Thursday, 20 August 2015

Raising Your Book

I've seen a few things on twitter and facebook recently about the author cycle of woe. For those of you who don't know it's an author thing where you start off loving the thing you're creating, then hate it, then love, then hate it, then... it just goes on for a bit.

I'm pretty sure most authors go through the same thing too. When you dedicate so much of your life to creating and raising a thing, you inevitably want some time away from it occasionally. You want some time to yourself where you're not considering how a plot development makes no sense, or how a character is going to pop up in one place after being beheaded in another.

It dawned on me that cycle might be a lot like having a child:

At conception stages you have this idea and it seems so new and wonderful and it has the potential to be anything and it's so fun dreaming about it.

As time goes on and it become bigger and more fleshed out in your head, you start to just wish it was here already rather than still a concept.

Once it starts being down on paper it finally starts to feel real and you love it with all your heart. You wonder at its complexity and hope it will turn out how you dreamed it would. You tell everyone about it and can't wait for them, and you, to see what it will turn into.

Then the book starts asking questions. Relentlessly asking questions. It's still growing and it's taking you down paths you couldn't have foreseen and asking stupid questions like “why is something happening?” and “how does magic work?”. Not to mention the shit. For every 10 words you feed into the bloody thing, you find yourself deleting at least 3 of them.

Eventually it passes out of that oh so annoying phase and into something that you truly enjoy, something you find it fun to be around and want to play with, want to show new things to. Maybe you even show it off a bit to a few friends and they say they love it. Definitely coming along well at this point but it keeps waking you up in the middle of the night with its needs.

Then it heads off to school and for a while you find yourself at peace... I think the metaphor just collapsed a bit here. But the problem is that now it thinks it knows everything. You want to add a new plot into the book, but it already knows better and thinks you're wrong because its friend's dad does thing a different way. Bear with me, we only lost a little cohesion there.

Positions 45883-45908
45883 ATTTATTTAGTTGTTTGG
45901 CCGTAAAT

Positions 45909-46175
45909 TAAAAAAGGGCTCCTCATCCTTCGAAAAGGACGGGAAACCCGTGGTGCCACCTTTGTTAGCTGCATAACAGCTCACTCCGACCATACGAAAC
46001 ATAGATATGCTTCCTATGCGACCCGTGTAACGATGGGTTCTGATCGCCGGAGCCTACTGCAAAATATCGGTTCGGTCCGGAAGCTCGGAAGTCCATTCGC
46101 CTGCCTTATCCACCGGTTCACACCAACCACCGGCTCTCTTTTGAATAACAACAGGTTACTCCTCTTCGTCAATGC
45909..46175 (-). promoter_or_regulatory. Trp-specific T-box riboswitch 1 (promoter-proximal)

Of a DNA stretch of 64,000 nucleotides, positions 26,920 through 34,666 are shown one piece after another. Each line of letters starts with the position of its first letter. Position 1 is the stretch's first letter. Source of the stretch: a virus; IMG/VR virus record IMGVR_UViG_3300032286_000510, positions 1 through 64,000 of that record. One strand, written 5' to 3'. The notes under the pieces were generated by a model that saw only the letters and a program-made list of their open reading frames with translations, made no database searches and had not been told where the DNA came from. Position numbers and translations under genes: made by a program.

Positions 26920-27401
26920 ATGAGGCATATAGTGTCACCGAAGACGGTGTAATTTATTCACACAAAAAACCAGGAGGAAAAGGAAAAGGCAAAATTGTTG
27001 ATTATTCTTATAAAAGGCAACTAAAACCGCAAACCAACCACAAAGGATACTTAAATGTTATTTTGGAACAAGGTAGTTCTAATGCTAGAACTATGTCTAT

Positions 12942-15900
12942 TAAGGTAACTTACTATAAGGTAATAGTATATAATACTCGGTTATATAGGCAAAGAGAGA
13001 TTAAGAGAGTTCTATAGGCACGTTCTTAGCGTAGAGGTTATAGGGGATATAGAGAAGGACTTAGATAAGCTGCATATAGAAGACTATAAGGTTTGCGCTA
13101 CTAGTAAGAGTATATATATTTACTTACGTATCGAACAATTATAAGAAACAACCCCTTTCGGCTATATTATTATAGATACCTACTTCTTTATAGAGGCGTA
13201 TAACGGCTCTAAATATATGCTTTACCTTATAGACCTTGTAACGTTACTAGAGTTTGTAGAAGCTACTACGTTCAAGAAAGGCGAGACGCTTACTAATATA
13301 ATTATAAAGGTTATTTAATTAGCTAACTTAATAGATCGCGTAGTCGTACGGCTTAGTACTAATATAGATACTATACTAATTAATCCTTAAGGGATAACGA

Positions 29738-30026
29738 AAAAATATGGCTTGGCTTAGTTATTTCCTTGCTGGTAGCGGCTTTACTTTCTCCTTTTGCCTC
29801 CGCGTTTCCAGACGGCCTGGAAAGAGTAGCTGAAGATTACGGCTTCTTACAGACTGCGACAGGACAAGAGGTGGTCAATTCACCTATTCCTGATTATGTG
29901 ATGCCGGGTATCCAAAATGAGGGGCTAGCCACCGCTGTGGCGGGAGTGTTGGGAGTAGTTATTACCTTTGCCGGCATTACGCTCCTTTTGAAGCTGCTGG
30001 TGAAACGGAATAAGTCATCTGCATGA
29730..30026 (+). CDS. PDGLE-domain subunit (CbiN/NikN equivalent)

The book hits high school and you almost think you're done with the bastard thing. It's a smarmy cock of a book these days but hopefully the editor will straighten it out.

That first school report is a bit much though. The editor calls you in and tells you your book is pretty good at English, but its failing Science hard. To top it off it keeps staring out the window and day dreaming instead of getting to the actual plot. Maybe you even get told that your book is a bad influence on the other books and thinks it's smarter than it actually is, constantly telling jokes no one else gets... Maybe my school reports just looked a little differently from others.

Over the course of its teenage years the books goes through many rewrites. Constantly having to be put down and told to shut up, maybe even sent to its room a few times. You hate it. You love it because it's yours, but you hate it because it's bloody obnoxious and it's devoured your life for so damned long... and it keeps getting in trouble with the editor.

Then finally. FINALLY! It finishes education and gets released into the real world. It's sink or swim now and you can only hope it swims. Not everyone likes it and that's to be expected, but you're proud of what you've created and you love it with all your heart... even if it does keep coming back and telling you you used “spun” instead of “span”.



Rob J. Hayes is the author of the acclaimed The Ties that Bind trilogy. Find out more on his website here.

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